Govt looking to address healthcare worker shortage

Minister of Health Renward Wells said yesterday that the ministry is looking to address a shortage of healthcare workers in the country.

He said in addition to hiring 29 senior house officers, the government is currently looking to address a shortage of nurses.

Wells said there are 54 student nurses who need to sit their final exam so that they can be brought into the system. He said they are hoping for the exam to be completed by the end of September.

He also noted that the government is looking to bring in nurses from abroad.

“Then there’s the circumstance of just looking for nurses abroad, whether they are from India, from the Philippines, from Israel,” he said outside Cabinet.

“I know there were a number of overtures that were sent out to the international community prior to COVID.

“There was a need for some 100 nurses prior to COVID,” he said.

“So, we’re moving on that track.

“The third track is to look at our circumstances [and find] an immediate injection of individuals. I don’t know if it will be Cuba because, at the end of the day, there is a language issue there, and we wouldn’t seek to want to compound our problems any more in the healthcare system other than what we already have.”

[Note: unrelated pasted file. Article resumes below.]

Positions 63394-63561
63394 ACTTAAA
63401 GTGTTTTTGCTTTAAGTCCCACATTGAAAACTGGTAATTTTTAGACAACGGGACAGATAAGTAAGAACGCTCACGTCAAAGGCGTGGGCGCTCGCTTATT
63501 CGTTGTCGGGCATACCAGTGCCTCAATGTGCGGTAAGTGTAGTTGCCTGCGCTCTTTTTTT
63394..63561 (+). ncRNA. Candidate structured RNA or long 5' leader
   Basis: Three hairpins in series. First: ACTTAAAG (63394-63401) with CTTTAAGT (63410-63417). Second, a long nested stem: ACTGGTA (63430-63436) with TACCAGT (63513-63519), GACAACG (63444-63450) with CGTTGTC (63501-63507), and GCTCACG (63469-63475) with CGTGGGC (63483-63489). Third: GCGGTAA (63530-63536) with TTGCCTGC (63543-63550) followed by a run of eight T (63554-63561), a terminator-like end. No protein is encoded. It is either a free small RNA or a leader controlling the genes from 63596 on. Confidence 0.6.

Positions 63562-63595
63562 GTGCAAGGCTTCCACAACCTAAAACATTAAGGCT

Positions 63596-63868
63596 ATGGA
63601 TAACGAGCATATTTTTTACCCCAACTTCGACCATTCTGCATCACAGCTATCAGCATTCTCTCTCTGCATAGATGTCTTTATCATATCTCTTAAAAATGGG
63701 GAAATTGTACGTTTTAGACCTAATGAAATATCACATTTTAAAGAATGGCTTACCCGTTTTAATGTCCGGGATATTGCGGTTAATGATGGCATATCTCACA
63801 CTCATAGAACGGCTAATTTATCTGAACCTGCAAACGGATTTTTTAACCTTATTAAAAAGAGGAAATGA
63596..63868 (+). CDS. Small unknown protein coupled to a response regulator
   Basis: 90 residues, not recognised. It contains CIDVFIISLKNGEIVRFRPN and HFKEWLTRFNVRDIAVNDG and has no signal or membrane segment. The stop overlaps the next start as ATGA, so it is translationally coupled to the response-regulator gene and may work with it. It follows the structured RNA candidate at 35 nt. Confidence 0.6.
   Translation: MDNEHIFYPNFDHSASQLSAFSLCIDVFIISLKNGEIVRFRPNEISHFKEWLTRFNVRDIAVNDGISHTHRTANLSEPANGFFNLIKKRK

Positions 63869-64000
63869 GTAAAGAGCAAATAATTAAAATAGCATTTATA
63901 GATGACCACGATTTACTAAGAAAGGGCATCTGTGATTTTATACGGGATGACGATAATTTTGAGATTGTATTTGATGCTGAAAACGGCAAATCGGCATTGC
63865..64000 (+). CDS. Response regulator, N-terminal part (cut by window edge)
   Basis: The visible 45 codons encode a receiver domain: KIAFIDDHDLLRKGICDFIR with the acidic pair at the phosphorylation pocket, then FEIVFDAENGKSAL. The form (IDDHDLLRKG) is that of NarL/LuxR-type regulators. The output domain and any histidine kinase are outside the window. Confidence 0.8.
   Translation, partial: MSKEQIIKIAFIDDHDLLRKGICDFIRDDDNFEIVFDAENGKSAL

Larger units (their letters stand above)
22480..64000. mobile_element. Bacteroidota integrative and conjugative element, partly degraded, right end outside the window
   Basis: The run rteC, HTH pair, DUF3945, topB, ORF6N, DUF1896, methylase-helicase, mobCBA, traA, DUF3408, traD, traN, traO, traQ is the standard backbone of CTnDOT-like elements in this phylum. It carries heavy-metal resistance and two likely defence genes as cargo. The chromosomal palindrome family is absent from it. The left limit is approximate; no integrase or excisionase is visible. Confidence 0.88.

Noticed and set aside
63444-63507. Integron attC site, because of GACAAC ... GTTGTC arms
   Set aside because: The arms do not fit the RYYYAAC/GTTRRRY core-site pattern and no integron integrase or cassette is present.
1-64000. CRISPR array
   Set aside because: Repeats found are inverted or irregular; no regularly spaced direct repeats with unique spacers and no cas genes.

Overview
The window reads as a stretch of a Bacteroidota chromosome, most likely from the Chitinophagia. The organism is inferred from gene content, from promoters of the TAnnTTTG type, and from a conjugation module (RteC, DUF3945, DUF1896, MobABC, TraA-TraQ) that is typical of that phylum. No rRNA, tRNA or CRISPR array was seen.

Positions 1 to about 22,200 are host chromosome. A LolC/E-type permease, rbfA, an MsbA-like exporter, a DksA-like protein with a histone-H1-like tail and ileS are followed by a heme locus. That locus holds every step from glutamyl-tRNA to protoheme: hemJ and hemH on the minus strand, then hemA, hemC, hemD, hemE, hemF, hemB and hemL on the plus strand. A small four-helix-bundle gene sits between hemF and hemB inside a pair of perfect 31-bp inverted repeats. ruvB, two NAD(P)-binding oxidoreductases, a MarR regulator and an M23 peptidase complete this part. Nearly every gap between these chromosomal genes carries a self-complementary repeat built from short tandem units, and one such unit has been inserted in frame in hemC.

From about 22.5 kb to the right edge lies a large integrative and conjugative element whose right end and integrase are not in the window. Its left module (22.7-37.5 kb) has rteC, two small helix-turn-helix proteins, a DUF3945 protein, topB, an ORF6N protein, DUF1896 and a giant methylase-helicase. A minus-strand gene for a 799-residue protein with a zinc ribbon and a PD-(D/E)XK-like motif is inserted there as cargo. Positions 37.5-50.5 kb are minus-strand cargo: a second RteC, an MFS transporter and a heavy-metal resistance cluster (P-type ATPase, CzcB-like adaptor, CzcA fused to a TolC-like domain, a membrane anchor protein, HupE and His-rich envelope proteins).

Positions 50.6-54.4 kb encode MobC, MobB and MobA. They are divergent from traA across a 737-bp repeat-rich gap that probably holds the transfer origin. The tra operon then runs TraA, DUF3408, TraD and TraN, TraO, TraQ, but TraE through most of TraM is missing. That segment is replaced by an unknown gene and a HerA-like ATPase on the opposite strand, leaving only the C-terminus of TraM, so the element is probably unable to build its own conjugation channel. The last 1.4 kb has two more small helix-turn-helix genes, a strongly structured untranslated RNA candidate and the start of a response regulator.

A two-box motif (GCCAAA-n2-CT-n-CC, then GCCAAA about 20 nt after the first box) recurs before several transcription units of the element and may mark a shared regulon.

Amid the COVID-19 pandemic, healthcare workers have had an increased workload, which resulted in much frustration in the industry, as well as many frontline workers being exposed to the virus.

On August 24, health officials said 72 healthcare workers had contracted COVID-19 since July.

Wells also noted that the ministry is looking into complaints on social media decrying the treatment of patients at Princess Margaret Hospital (PMH).

“We have not seen any direct complaints, written complaints, but the ministry is looking into it.

“I know the staff at PMH had a meeting yesterday on those kinds of circumstances in social media.

“I think the Bahamian people have to keep in mind that given where we’re at, the staff itself within the medical community, throughout the country in both the public and private sector, is stretched.

“And hearing the kinds of things that we’re hearing with regards to the loss of life, it doesn’t sit well with them. It certainly doesn’t sit well with me. We’re going to do all that we can to continue to preserve the lives of the Bahamian people.”

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Rachel Knowles

Rachel joined The Nassau Guardian in January 2019. Rachel covers national issues. Education: University of Virginia in Charlottesville, BA in Foreign Affairs and Spanish

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